Tax Problems

Essential Indicators
Answer Question
Yes The utility has a system to accurately calculate, track, and report payroll tax liabilities.
Yes The utility is current on filing tax reports.
Yes The utility is current on making tax deposits.
Yes If there are any past due tax liabilities or recorded tax liens, a lien release has been issued or a repayment agreement has been signed and repayments are current.
Tax Problems Comments
The City of Kasaan uses QuickBooks Pro to calculate, track, and report payroll liabilities and makes electronic payments using the Electronic Federal Tax Payment System (EFTPS). The community was deemed in compliance with taxes and reporting requirements by both the Internal Revenue Service (IRS) and the Alaska Department of Labor and Workforce Development (ADOLWD) within the last year.

Personnel System

Essential Indicators
Answer Question
Yes The utility has a posted workers compensation insurance policy in effect.
Sustainable Indicators
Answer Question
Yes The utility has adopted and uses a Personnel Policy, which has been reviewed by an attorney, AML or Commerce for topics and language.
Yes The utility has adequate written job descriptions for all positions.
Yes The utility has adopted and follows a written personnel evaluation process that ties the job description to the evaluation.
Yes The utility has an adequate written hiring process.
Yes The utility has personnel folders on every employee that contain at least: I-9, Job Application and Letter of Acceptance.
Yes The utility has a probationary period for new hires that includes orientation, job training/oversight, and evaluations.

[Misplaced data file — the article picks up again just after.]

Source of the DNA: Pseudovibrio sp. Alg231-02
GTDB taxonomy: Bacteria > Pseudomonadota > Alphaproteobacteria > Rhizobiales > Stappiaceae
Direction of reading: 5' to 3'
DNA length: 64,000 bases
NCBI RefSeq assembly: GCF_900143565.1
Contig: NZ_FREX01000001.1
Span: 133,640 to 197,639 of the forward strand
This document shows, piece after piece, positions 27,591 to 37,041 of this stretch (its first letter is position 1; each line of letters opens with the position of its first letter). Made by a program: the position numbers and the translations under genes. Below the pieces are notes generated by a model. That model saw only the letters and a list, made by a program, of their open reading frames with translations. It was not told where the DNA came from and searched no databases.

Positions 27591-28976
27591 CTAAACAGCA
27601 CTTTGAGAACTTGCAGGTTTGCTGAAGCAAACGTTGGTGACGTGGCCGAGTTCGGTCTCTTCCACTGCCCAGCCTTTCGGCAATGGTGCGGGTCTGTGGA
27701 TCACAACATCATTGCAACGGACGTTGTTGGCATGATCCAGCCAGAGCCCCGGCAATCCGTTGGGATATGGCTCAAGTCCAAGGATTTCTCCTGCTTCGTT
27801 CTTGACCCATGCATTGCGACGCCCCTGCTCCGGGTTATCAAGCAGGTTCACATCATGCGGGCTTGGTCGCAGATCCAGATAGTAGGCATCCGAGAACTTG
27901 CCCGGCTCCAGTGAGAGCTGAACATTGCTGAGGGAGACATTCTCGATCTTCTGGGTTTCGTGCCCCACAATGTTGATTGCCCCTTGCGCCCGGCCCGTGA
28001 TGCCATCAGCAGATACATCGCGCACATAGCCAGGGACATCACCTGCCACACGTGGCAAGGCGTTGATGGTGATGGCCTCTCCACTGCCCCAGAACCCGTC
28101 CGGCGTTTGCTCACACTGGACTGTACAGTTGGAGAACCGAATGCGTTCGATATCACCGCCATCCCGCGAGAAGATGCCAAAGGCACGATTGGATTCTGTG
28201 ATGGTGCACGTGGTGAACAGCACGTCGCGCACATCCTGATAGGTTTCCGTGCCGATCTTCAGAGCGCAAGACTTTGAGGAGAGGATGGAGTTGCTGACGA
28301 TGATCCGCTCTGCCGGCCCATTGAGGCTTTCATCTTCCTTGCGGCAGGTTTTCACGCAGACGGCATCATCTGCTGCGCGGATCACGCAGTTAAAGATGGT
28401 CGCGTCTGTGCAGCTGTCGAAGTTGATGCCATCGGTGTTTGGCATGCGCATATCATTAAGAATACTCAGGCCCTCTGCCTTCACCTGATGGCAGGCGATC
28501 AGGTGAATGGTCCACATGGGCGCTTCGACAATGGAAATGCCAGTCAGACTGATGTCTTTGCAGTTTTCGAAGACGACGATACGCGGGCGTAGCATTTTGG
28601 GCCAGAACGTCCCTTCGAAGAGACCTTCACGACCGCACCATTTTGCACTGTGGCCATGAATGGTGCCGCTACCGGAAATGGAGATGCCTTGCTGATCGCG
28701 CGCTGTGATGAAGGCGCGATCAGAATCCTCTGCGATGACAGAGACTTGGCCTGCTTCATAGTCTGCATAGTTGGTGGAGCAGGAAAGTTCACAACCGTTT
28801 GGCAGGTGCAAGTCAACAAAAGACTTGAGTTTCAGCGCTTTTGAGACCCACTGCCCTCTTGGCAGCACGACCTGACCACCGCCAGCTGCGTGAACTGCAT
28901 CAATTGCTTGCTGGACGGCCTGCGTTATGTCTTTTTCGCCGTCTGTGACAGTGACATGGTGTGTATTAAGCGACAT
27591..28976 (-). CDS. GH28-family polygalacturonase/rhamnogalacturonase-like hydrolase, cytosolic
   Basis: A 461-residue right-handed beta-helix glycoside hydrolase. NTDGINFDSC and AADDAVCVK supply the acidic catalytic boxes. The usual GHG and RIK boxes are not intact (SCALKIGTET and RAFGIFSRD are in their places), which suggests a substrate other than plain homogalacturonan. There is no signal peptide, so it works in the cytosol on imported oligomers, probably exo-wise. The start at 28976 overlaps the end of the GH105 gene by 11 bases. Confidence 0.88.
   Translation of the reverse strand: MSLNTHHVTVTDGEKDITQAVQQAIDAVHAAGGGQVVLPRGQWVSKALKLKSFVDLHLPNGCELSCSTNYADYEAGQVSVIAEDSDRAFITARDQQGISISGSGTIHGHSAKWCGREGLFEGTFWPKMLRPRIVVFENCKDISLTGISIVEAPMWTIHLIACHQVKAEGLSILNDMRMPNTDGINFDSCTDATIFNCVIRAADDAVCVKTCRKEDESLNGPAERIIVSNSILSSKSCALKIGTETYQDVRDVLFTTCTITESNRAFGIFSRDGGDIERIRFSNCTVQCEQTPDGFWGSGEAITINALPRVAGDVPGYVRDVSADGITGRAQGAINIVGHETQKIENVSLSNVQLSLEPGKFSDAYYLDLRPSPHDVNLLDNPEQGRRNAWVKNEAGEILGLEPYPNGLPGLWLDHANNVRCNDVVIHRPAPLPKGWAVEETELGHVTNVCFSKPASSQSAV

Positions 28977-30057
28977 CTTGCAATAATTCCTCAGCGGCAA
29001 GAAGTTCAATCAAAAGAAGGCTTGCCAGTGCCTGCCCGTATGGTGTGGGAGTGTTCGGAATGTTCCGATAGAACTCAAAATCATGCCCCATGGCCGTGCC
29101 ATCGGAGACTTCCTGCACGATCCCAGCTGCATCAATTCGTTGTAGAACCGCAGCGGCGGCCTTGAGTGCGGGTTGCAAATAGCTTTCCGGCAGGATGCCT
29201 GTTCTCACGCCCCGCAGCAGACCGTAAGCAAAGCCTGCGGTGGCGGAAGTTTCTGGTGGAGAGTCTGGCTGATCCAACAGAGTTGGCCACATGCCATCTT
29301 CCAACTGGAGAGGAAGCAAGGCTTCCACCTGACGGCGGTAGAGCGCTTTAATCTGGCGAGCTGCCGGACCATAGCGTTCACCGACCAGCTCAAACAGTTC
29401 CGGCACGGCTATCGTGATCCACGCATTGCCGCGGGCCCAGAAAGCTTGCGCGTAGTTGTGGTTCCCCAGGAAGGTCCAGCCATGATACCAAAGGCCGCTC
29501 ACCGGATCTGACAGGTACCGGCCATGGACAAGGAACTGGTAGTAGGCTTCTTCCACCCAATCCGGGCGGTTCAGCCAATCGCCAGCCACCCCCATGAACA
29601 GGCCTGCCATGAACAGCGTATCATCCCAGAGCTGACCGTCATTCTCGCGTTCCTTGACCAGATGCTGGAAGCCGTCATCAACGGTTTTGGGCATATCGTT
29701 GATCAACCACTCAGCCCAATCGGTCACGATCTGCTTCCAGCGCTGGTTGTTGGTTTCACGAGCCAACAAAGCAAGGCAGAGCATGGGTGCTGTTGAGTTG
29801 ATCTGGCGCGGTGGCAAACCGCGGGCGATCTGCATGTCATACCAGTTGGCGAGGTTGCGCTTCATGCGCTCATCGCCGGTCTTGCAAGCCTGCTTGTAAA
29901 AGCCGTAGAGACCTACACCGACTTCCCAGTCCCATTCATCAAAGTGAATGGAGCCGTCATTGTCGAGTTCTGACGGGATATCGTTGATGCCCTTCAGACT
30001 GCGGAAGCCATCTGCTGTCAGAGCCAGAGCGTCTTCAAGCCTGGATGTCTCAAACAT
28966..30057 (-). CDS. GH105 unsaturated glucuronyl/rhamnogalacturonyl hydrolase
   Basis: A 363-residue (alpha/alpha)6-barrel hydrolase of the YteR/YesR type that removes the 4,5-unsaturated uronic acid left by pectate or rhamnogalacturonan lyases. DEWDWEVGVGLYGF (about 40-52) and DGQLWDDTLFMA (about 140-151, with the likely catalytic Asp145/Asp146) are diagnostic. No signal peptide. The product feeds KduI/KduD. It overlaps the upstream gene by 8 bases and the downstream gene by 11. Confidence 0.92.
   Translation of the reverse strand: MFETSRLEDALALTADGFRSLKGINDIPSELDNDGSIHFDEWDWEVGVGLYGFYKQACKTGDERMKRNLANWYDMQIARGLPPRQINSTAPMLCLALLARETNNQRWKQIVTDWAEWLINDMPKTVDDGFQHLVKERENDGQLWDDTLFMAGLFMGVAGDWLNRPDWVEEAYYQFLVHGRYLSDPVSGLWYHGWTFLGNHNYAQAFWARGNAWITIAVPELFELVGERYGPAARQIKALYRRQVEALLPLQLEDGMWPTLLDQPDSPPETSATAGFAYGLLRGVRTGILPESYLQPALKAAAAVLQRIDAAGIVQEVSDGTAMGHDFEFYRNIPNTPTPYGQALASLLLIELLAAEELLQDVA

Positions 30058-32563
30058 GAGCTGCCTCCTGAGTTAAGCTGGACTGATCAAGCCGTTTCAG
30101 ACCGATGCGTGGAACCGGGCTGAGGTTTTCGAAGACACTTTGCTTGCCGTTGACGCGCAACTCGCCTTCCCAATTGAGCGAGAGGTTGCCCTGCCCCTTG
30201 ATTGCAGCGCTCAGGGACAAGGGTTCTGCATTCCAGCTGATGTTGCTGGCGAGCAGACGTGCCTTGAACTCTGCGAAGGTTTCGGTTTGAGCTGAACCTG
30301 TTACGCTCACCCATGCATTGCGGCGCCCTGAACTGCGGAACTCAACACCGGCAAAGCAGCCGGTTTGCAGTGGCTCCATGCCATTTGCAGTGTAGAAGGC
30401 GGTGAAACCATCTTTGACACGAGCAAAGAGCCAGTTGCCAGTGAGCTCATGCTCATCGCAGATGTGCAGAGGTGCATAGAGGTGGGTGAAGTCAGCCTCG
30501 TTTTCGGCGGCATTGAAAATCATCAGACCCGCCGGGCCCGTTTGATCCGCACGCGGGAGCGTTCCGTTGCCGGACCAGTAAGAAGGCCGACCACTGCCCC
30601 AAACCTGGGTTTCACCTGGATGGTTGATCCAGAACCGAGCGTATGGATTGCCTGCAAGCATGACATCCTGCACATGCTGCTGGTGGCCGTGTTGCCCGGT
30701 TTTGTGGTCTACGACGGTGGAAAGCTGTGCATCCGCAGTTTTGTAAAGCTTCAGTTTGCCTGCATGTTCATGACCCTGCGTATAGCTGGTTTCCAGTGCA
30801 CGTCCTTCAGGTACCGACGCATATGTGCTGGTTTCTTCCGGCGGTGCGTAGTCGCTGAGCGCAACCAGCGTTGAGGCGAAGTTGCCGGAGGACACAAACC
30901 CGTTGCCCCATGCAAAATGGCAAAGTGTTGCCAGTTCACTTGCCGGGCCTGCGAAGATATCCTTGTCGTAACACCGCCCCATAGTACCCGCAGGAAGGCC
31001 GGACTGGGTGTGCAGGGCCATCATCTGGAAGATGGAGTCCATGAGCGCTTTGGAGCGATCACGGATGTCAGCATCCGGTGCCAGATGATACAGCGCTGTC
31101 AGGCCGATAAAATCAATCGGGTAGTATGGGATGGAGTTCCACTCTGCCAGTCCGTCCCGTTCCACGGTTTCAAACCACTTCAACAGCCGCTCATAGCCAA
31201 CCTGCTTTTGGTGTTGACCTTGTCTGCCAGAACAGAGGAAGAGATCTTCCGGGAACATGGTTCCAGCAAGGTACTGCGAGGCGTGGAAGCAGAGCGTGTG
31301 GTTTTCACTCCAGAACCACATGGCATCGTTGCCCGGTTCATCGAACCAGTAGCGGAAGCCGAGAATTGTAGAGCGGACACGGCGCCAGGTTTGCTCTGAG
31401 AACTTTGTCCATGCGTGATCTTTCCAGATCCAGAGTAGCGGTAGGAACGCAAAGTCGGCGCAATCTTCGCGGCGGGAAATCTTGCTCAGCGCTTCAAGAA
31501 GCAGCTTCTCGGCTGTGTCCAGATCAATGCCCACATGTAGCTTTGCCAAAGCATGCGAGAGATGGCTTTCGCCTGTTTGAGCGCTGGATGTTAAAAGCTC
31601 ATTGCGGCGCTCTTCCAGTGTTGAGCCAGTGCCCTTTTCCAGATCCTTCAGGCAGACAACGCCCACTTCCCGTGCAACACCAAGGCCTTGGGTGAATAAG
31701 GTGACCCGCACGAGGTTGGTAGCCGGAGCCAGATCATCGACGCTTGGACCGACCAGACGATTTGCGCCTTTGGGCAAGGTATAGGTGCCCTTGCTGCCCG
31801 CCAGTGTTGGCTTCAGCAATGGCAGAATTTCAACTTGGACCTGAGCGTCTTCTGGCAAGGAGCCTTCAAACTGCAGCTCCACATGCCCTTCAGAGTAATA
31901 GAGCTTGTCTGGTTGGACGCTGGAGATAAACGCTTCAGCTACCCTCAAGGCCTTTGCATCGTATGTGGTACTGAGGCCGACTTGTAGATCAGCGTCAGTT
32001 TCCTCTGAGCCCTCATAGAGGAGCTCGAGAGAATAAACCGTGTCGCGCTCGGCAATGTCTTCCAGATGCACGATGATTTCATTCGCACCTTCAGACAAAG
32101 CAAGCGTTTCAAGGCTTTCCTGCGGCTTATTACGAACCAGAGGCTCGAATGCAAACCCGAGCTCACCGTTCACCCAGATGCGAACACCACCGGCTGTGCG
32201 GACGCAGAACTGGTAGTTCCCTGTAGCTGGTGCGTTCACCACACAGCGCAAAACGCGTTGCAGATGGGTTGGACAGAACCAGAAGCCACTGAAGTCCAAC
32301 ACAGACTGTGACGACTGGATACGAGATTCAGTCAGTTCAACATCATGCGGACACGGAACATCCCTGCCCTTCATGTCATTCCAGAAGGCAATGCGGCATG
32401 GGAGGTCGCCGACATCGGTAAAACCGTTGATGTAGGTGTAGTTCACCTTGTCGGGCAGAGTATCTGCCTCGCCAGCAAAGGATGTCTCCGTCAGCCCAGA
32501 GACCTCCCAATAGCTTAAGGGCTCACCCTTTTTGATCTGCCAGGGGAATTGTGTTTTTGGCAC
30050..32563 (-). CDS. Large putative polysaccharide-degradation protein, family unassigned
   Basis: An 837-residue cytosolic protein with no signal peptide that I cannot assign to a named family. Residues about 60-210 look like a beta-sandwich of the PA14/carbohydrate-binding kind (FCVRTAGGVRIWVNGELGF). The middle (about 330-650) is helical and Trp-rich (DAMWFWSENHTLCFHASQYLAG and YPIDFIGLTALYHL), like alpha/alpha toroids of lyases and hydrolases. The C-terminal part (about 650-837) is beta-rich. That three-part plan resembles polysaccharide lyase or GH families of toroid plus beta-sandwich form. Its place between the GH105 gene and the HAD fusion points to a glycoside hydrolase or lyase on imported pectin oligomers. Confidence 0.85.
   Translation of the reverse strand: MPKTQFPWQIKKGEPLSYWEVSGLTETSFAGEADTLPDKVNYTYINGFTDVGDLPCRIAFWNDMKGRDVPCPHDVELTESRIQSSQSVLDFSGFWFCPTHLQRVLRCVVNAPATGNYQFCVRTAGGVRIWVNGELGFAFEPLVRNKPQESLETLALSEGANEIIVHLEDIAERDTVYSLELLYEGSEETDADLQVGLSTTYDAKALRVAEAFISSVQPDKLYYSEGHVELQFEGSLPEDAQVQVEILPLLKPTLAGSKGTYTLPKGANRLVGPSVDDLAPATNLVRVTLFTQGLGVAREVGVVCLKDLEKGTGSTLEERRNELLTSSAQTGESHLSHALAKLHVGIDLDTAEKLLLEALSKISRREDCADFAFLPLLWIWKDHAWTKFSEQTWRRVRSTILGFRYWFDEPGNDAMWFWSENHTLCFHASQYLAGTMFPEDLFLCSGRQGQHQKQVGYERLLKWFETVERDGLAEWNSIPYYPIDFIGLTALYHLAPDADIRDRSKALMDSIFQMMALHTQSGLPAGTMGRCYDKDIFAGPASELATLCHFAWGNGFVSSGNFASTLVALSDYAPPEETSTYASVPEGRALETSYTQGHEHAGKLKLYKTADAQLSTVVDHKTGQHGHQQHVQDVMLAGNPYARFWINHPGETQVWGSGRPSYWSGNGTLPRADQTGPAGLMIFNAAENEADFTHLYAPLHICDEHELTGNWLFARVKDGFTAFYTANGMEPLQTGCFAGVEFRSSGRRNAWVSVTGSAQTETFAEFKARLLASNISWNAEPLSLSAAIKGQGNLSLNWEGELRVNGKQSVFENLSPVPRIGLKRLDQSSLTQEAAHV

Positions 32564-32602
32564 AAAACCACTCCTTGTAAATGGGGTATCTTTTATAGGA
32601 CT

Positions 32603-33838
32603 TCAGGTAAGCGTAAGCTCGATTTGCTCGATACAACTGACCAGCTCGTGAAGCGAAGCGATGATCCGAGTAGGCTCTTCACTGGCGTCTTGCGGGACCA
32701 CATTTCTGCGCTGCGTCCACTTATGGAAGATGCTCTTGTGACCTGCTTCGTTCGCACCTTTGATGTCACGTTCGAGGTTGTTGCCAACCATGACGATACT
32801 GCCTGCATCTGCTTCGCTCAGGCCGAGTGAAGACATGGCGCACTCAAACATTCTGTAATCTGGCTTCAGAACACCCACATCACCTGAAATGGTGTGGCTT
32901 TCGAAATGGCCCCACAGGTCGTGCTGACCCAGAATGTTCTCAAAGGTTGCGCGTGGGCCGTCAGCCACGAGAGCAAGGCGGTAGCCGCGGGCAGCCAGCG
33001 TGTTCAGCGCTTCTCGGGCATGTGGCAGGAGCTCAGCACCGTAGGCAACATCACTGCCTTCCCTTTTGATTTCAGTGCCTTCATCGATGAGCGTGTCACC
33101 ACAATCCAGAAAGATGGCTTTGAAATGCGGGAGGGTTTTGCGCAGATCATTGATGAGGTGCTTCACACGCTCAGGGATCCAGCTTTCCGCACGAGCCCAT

Yes The utility provides training opportunities to staff as needed and available.
Personnel System Comments
Current coverage for workers compensation insurance was verified through Alaska Municipal League Joint Insurance Association (AMLJIA). The policy is effective from July 1, 2010 through June 30, 2011. The policy covers work-related accidents and occupational diseases up to the Alaska statutory limits for each occurrence. Copies of the workers' compensation policy are posted in accordance with state statute in all public buildings and in areas easily accessible to employees. Kasaan has a new personnel policy that was developed with the help of RUBA and AMLJIA. The employee handbook provides adequate guidance for the community and employees in the areas of hiring, conditions of employment, compensation, evaluation, discipline, grievances, employee benefits, and travel and training. The personnel policy contained in the municipal code covers hiring policies and the employment of city council members. Personnel evaluations are normally conducted after 30 days and six months for new hires and annually for permanent employees. The city keeps records relating to employees in a personnel file. The personnel files are well-organized and contain all the necessary employee documents. RUBA staff reviewed personnel files and found all current employees contained required documentation. The mayor reported that all files connected with an employee are considered strictly confidential, yet, upon inspection, the files were found in an unlocked filing cabinet. The mayor made an on-the-spot correction by having utility staff place a hasp and lock on the filing cabinet, thereby securing the files and limiting access.

Organizational Management